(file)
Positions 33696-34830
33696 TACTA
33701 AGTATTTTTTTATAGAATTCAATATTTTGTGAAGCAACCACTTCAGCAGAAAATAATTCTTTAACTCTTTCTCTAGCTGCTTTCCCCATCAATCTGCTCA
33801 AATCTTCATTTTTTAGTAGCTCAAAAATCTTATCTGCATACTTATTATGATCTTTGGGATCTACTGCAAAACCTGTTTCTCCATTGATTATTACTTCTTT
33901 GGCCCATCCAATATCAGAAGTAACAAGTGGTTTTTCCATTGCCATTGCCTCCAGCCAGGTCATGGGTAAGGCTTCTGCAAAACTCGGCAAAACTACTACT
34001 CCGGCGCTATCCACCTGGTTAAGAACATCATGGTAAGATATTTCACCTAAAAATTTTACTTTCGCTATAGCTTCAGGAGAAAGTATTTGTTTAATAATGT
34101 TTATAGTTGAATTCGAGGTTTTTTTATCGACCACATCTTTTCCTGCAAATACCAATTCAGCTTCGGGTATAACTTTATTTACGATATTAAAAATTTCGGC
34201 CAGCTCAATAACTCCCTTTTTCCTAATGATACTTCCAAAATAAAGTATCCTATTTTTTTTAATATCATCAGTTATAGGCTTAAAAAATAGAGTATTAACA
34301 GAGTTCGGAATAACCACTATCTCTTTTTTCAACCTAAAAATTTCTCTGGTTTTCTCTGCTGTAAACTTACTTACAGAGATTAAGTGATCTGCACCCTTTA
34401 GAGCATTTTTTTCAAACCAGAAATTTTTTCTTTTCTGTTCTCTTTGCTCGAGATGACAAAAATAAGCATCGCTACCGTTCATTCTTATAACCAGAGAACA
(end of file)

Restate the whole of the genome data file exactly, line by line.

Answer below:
Positions 33696-34830
33696 TACTA
33701 AGTATTTTTTTATAGAATTCAATATTTTGTGAAGCAACCACTTCAGCAGAAAATAATTCTTTAACTCTTTCTCTAGCTGCTTTCCCCATCAATCTGCTCA
33801 AATCTTCATTTTTTAGTAGCTCAAAAATCTTATCTGCATACTTATTATGATCTTTGGGATCTACTGCAAAACCTGTTTCTCCATTGATTATTACTTCTTT
33901 GGCCCATCCAATATCAGAAGTAACAAGTGGTTTTTCCATTGCCATTGCCTCCAGCCAGGTCATGGGTAAGGCTTCTGCAAAACTCGGCAAAACTACTACT
34001 CCGGCGCTATCCACCTGGTTAAGAACATCATGGTAAGATATTTCACCTAAAAATTTTACTTTCGCTATAGCTTCAGGAGAAAGTATTTGTTTAATAATGT
34101 TTATAGTTGAATTCGAGGTTTTTTTATCGACCACATCTTTTCCTGCAAATACCAATTCAGCTTCGGGTATAACTTTATTTACGATATTAAAAATTTCGGC
34201 CAGCTCAATAACTCCCTTTTTCCTAATGATACTTCCAAAATAAAGTATCCTATTTTTTTTAATATCATCAGTTATAGGCTTAAAAAATAGAGTATTAACA
34301 GAGTTCGGAATAACCACTATCTCTTTTTTCAACCTAAAAATTTCTCTGGTTTTCTCTGCTGTAAACTTACTTACAGAGATTAAGTGATCTGCACCCTTTA
34401 GAGCATTTTTTTCAAACCAGAAATTTTTTCTTTTCTGTTCTCTTTGCTCGAGATGACAAAAATAAGCATCGCTACCGTTCATTCTTATAACCAGAGAACA